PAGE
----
Sunday, October 26, 2014

First modern Jewish agricultural settlements in history of the Land of Israel

Nadene Goldfoot                                                                  

Jews have been living in Safed (Tzephat) , which is in the upper Galilee, for centuries.  It was mentioned by Josephus as the fortified village of Sepph.  Again, it was mentioned in the Talmud as one of the places where beacons were lit to mark the New Year being it's on top of a mountain with the height of 2,720 feet with the same altitude as Jerusalem, whose Mt. Zion is 2,816 feet high. The Zohar was written in the 2nd century, and Safed's soul included mysticism.   The Crusaders built a fortress there in 1140, and then it became Templar property in 1168.  Baybars destroyed it in 1266.  In Mameluke times, it was an administrative center and Jews already lived there in the 11th century. By the 16th century, it became a most important center of rabbinical and kabbalistic activity.  Rabbi Isaac Luria and his pupils lived here.  So did Rabbi Joseph Caro.

In 1837 there was a great earthquake and people of today have dug out homes from then and have refurbished them and live there.  In 1840 there were only 400 Jews. The Ottoman Empire didn't collapse till the end of WWI in 1917 when Germany lost the war.   By 1948 there were 12,000 Arabs and 1,800 Jews in Safed.  Even so, the Arabs fled after fighting started in 1948. Dov Silverman recorded many stories about that in his book, "Legends of Safed" copyright 1984.  One I love is "The Katushas and the 7 sons of Hannah.  Being that the Lebanese border was only 14 kilometers (8.6992 miles) away, Russian katusha rockets flew towards the city but always fell short.  The story was that Hanna and her 7 sons (who all died in the hands of the Greeks-part of the Maccabee revolt) were buried where katushas pass over and slowed down the rockets so that they fell in the wadi harmlessly.  .  
  Here I am with scarf, apartment building, red Fiat from Italy and my own German Shepherd, Blintz.

I moved there in 1981 to teach English at the junior high on Eleazar Street. By 1990 there were 16,400 population in the city.  It was known for its air and its mysticism as Tsfat, the mystical city.  This was a summer resort and had an art colony.  I was at home with my hobby of oil painting.  It had fir trees which reminded my of my Pacific Coast home town of Portland, Oregon.
Looking back in its history, I see that Rosh Pinnah is also in the Upper Galilee and was the first Palestinian Jewish agricultural settlement, founded in 1878 by a number of families of the Old Yishuv of Safed. (first Jewish settlers, original ones). Some of them had come from 1492's Spanish Inquisition.   They couldn't cope with the malaria, crop failures and the Arab attacks and finally abandoned the building they had put up and went back to Safed.  It was re founded in 1882 by the new Jewish immigrants called Bilu immigrants who mostly were Romanian Jews.  The Bilu were the first modern Zionist pioneering movement.  There had been a wave of Russian pogroms going on who left in reaction this.  There were several branches of bilu and had 525 members, but only a few dozen eventually went to Palestine.  The 1st group of 15 men and women reached Jaffa in the summer of 1882 and the others later that year.  This was the nucleus of the 1st Aliyah, so they endured many hardships.  Some had settled on the land in various colonies like in Rosh Pinnah.  Others had gone to Jerusalem to master handicrafts.  The came with visions of social reform.  Some settled in Gedera in 1884, helped by Jehiel Michael Pines.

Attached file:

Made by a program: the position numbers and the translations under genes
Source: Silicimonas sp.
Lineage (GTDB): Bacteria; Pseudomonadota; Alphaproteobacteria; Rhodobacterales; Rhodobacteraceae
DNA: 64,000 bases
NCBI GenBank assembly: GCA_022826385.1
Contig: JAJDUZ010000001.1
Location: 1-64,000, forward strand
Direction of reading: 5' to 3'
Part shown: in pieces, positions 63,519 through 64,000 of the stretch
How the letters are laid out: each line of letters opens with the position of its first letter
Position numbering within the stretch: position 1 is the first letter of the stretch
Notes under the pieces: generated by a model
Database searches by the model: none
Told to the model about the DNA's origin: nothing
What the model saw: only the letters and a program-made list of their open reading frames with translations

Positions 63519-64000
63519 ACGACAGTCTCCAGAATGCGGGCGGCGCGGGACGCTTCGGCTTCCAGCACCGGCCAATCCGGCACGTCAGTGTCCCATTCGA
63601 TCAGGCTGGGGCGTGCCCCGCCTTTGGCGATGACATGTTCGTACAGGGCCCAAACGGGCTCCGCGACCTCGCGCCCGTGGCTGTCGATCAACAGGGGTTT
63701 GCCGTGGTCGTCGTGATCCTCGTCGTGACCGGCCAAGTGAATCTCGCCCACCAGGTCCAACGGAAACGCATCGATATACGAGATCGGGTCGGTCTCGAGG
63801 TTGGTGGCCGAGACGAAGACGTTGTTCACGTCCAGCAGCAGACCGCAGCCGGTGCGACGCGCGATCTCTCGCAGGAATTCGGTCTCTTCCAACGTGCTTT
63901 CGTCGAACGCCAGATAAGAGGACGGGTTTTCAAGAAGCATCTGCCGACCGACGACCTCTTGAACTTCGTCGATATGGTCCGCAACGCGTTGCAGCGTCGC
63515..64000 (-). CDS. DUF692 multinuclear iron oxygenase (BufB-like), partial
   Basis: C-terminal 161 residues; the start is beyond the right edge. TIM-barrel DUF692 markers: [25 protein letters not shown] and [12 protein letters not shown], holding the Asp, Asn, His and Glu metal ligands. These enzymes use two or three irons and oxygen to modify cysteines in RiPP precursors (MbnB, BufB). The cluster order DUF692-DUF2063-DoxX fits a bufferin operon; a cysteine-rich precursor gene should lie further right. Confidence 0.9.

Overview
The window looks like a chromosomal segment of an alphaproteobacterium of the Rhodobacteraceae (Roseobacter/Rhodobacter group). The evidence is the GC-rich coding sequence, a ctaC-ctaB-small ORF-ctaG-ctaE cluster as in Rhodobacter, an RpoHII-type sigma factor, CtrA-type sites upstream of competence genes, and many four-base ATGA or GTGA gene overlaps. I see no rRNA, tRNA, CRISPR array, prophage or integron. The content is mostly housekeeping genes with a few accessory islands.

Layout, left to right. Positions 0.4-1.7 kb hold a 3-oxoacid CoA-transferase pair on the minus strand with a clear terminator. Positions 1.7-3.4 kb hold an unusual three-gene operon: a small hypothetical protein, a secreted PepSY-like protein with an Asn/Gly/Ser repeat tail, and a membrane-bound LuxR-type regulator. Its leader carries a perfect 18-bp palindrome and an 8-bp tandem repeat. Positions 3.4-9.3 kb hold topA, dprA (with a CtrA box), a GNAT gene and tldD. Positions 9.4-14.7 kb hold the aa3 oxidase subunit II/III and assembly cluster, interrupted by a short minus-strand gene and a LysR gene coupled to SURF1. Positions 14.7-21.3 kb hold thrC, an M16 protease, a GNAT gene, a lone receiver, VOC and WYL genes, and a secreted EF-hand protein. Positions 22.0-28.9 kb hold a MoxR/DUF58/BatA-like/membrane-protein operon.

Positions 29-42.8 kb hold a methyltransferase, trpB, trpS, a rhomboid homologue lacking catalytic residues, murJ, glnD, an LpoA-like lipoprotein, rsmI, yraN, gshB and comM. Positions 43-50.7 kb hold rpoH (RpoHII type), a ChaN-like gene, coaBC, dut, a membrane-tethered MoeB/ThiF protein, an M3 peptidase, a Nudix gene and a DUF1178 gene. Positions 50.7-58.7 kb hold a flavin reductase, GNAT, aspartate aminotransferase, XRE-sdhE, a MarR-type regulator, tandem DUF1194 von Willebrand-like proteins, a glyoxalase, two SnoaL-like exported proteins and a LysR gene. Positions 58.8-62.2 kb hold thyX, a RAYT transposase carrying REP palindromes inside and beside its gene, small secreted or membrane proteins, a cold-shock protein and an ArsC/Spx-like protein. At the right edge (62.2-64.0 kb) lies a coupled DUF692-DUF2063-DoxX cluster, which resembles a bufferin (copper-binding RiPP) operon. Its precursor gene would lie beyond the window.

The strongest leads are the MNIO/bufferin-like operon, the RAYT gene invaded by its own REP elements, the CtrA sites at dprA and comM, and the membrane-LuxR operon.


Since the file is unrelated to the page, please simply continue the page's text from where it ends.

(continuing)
Rosh Pinnah received help from  Baron Edmond de Rothschild who helped financially by paying workers even though they were failing in many agricultural experiments and a had population that had stagnated.  It had become a center for the scattered Jewish settlements in the Upper Galilee and absorbed new immigrants after the Israel War of Independence in 1948.  In 1990 it had a population of 1,590.  Today there are 2,800 people living there.

Needless to say, it was not easy bucking swamps that held mosquitoes and caused malaria.  The pioneers had to plant eucalyptus trees so soak up the water.  Arab attacks didn't help matters, either.  We don't realize all they endured while trying to re-establish Jewish life in Israel.

James Mitchener did, and wrote "The Source".  I loved the chapter of the Saintly Men of Safed, about how in 1600s rabbis lived in Safed and worked.  I wrote a play around it and we in Safed put on plays of which this was one.

Dov wrote on page 15 that "on Yom Kippur 1973, the souls of the people of Safed appeared before the G-d of Abraham, Isaac and Jacob to be judged.  We stood as one before G-d, and we stood as one against our enemies.  On both occasions we proclaimed, "Hear oh Israel, The Lord Our G-d is One."  We must have been heard, as Israel survived that terrible war. Imagine, the Syrian forces were only 12 miles from the city. The casualties were coming into Safed's hospital in a steady stream.  Dov and a friend noticed that little kids kept busy throwing dirt under the cars on the way to the hospital and they asked them why there were doing that.  They explained that there was a hole in the road and they were trying to keep it level so the hurt soldiers on the way to the hospital wouldn't bounce in their cars.  Our souls are good!  

Resource:  The Settlers by Meyer Levin
The New Standard Jewish Encyclopedia Peta Tikva
Letters From Israel by Nadene Goldfoot

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